Young Patearoa farm worker Ashley Boardman has won the Central Otago Stud Merino Breeders' junior judging competition.
It was not a bad effort considering she admitted her farming knowledge and skill was "pretty basic" prior to moving to the Maniototo in August last year to work for the Hore family at Stonehenge.
Miss Boardman (20), who grew up in Oamaru, said she and fellow worker Cam Gray were encouraged to enter by Jim Hore.
"We didn't really have a choice, actually," she laughed.
Since starting work at Stonehenge, she had been learning about merino sheep on a daily basis and Mr Hore also outlined what the competition would involve.
"Other than that, he just teaches whenever we're around the sheep, on the job."
The competition, open to young people aged between 15 and 25, was held recently at the Paterson family's property, Armidale, at Gimmerburn.
It was the first stock-judging competition Miss Boardman had entered and she admitted she was "pretty nervous".
Competitors had about 15 minutes to inspect four merino rams.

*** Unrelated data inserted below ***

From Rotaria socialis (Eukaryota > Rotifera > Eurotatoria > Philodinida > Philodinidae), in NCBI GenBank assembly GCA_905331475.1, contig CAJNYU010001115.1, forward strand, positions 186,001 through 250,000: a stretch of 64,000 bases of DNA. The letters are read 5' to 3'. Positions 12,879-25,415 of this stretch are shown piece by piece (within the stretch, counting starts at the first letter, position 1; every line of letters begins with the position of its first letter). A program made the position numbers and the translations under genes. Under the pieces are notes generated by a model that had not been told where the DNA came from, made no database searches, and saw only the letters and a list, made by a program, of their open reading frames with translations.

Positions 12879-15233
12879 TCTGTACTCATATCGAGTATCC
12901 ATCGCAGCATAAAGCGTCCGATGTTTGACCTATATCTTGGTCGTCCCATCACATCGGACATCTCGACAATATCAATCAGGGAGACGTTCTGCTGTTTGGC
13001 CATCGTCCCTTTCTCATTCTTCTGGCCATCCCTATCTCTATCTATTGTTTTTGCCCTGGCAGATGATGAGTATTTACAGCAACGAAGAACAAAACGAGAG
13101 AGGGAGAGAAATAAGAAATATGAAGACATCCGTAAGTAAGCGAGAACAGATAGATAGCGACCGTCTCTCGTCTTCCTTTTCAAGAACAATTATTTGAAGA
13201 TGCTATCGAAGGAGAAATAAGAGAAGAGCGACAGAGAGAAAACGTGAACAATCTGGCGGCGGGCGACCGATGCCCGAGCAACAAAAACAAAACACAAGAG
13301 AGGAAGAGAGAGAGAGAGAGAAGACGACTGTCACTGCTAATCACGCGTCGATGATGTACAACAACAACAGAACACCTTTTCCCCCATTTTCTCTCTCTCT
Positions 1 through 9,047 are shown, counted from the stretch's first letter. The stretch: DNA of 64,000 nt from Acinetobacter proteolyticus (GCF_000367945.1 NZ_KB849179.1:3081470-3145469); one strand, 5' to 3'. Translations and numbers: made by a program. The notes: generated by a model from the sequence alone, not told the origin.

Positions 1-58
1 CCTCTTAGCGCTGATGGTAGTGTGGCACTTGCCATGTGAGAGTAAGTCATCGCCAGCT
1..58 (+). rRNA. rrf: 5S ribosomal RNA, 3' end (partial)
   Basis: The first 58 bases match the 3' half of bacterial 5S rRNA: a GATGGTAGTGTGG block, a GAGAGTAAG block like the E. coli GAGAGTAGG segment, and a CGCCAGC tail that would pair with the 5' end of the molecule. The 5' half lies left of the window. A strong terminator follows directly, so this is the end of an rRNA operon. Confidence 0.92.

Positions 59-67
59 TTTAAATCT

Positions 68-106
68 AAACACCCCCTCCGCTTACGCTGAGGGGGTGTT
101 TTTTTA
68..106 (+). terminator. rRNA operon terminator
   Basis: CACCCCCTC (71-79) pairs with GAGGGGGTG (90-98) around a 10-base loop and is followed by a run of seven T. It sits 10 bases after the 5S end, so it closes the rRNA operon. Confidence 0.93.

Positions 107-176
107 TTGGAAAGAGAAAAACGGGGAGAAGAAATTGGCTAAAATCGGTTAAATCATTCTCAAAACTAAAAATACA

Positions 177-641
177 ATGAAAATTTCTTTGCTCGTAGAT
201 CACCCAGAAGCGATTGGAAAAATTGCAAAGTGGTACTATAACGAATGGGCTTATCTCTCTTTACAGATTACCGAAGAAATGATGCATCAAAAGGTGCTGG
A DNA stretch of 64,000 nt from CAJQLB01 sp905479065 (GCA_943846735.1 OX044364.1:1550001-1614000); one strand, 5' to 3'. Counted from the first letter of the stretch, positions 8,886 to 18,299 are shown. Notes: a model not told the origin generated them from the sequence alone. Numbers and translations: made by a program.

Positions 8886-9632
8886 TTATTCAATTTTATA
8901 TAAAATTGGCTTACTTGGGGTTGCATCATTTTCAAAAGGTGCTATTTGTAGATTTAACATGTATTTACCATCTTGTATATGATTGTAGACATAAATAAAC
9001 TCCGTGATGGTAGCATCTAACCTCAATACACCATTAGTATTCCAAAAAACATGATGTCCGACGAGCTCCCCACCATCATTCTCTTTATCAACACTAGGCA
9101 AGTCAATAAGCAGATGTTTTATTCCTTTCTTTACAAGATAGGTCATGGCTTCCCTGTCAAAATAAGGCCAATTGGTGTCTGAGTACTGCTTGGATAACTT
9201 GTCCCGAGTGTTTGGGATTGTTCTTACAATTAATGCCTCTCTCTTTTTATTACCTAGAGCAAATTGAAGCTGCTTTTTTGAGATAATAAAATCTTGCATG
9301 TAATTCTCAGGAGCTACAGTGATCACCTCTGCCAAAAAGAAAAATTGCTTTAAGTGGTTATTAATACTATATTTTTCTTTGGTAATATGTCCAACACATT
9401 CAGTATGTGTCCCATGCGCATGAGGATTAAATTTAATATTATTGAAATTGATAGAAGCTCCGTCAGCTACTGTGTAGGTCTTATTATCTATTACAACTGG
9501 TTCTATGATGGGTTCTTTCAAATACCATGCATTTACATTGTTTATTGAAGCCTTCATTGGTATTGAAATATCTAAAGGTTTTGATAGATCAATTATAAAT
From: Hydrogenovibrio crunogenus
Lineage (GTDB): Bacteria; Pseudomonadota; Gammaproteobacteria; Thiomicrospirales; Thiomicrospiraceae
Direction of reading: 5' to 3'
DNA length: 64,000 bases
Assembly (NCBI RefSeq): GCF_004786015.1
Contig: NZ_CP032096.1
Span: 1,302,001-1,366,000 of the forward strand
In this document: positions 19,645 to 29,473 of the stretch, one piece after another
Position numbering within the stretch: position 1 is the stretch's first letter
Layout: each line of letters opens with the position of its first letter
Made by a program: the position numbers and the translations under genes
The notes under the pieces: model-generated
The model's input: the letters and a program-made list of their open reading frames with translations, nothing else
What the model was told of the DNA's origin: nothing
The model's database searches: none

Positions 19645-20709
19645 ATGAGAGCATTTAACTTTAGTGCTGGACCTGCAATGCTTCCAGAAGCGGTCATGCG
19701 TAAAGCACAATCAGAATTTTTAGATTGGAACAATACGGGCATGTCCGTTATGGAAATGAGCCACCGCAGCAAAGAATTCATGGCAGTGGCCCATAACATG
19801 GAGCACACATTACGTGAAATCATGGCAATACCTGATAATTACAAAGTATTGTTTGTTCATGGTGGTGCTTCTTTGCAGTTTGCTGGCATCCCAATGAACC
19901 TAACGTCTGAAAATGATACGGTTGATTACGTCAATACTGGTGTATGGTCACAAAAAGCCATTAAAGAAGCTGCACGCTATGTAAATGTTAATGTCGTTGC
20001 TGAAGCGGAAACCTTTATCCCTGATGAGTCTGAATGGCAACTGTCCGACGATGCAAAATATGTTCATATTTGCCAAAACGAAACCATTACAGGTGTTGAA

They then had to write down the good and bad points of each, rank them in order and then give an oral presentation justifying their placings.
Miss Boardman, who placed the four sheep correctly, said she had "no idea" if she had them in the right order.
Having assessed each ram's conformation, wool quality and overall presence, she was hoping to at least get a placing and she was "overwhelmed" to be named the winner.
"I don't know who was happier - me or Jim [Hore]", she laughed.
Miss Boardman and Ben Butterick, who works for the Calder family at Lauder Station, will now represent Central Otago at a junior judging competition at the Canterbury A and P Show in Christchurch in November.
The winner of that event will win a trip to Australia.
Mr Butterick was second in the Central Otago competition, while Andrew Jopp, of Moutere Station, was third.
Organiser Simon Paterson said the standard of entries was high and it augured well for Christchurch.
Miss Boardman was looking forward to the prospect of attending Christchurch show, which she had never been to, and was planning to do some preparation for the competition.
"I'm looking forward to it, I'm excited about it," she said.
She enjoyed working with merino sheep and learning about them - "I like learning about the wool ... and what you can do with it" - and she also enjoyed the genetics side of stud breeding.
Miss Boardman loved her job and said her future career path would include "something to do with farming".
"It'll always be a big part of my life."
She is secretary of the Maniototo Young Farmers Club, which has more than 20 members, and enjoys club meetings, activities and events. A recent ball attracted about 140 people.
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